Although cliffs may play an important role in bat ecology (offering natural roosting sites and thermally favourable foraging habitat), there are surprisingly few systematic investigations of bat activity in cliff habitats compared to other habitats. We carried out systematic recordings of bat calls at inland cliff habitats (comprising natural cliffs and quarries) and compared them to three other habitat types (water bodies, settlements and forests) in order to better understand the importance of cliff habitats for bats. A total of 38,440 call sequences were recorded during this study. Overall bat activity at cliff habitats was comparable to activity at water bodies and settlements but was much higher compared to forests. Median activity in forests was only 6% of that in other habitat types. In total, we recorded a minimum of 19 bat species (16 determined to the species level and three representing indistinguishable species pairs). At cliff habitats, 18 species were recorded, representing at least 75% of the 24 bat species with recent records from Carinthia, Austria, including many threatened species. Two species exhibited a significant preference for cliffs over other habitat types: Eptesicus serotinus and Hypsugo savii, the latter of which is known to be a cliff habitat specialist. Bat assemblages in cliff habitats and settlements tended to be more similar compared to other habitat types, a finding that may contribute to our understanding of the urban ecology of bats. The results of our study emphasise the importance of inland cliff habitats for bats and thus, the preservation of abandoned quarries is a significant conservation measure for bats. Moreover, studies focusing on possible negative impacts of rock climbing on bat activity and roosting behaviour of bats are needed.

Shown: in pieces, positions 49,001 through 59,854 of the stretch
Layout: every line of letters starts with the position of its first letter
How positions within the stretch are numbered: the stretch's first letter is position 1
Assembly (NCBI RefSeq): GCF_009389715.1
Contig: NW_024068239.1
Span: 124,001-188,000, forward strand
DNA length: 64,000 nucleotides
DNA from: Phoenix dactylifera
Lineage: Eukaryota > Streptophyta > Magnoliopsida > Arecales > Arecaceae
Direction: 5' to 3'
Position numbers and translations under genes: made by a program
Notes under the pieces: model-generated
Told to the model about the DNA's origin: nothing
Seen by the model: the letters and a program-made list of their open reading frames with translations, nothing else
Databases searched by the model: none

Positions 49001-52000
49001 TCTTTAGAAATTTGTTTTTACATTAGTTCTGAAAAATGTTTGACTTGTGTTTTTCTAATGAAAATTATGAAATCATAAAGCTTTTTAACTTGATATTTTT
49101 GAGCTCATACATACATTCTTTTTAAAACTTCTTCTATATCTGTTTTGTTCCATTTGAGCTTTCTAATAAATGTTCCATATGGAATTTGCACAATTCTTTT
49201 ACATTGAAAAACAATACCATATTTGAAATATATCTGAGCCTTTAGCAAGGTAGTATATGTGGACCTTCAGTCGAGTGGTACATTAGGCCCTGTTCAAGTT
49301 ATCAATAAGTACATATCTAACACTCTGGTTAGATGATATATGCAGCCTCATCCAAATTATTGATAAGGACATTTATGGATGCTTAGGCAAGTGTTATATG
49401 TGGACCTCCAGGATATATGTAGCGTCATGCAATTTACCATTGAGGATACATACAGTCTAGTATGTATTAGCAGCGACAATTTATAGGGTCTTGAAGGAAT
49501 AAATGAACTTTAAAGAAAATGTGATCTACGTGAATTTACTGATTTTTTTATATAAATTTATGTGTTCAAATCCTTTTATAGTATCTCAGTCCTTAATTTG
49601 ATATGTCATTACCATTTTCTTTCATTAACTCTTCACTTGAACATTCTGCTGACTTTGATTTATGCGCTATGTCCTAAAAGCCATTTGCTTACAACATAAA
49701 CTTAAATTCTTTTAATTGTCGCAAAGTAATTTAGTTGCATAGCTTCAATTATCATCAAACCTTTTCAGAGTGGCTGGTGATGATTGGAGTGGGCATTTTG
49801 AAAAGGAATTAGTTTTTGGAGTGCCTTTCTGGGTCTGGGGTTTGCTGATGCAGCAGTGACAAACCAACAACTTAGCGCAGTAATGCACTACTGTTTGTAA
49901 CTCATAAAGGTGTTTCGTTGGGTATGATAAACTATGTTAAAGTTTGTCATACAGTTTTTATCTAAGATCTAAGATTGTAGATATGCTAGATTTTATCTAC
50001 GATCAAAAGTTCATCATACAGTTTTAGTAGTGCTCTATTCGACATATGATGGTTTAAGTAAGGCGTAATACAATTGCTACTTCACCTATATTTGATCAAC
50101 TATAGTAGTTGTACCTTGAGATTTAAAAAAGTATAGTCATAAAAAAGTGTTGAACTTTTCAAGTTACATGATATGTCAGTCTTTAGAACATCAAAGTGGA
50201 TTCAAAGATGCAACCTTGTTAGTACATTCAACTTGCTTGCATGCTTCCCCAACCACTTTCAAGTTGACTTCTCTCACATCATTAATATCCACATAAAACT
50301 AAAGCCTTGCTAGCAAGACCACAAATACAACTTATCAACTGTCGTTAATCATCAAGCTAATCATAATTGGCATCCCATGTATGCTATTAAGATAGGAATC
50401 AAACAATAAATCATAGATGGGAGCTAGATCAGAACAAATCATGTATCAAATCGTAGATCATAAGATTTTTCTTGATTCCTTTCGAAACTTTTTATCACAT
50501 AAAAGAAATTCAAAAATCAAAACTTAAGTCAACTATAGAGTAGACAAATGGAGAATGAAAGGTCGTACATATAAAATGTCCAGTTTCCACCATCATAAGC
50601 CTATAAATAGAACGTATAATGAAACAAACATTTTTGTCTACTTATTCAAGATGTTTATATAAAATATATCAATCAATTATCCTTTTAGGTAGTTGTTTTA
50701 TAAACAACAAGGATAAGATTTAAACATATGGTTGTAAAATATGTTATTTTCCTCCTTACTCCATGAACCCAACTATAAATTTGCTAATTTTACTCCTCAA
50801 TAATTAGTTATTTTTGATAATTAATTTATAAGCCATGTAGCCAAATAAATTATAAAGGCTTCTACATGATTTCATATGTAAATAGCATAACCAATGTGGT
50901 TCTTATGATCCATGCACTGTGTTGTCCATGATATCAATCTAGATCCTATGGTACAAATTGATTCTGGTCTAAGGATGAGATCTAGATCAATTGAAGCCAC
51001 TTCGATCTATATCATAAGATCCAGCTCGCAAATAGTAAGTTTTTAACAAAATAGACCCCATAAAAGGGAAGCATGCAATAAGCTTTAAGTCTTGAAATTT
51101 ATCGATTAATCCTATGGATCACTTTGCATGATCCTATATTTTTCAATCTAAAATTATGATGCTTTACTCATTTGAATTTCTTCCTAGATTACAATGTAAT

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Vol. 22 • No. 2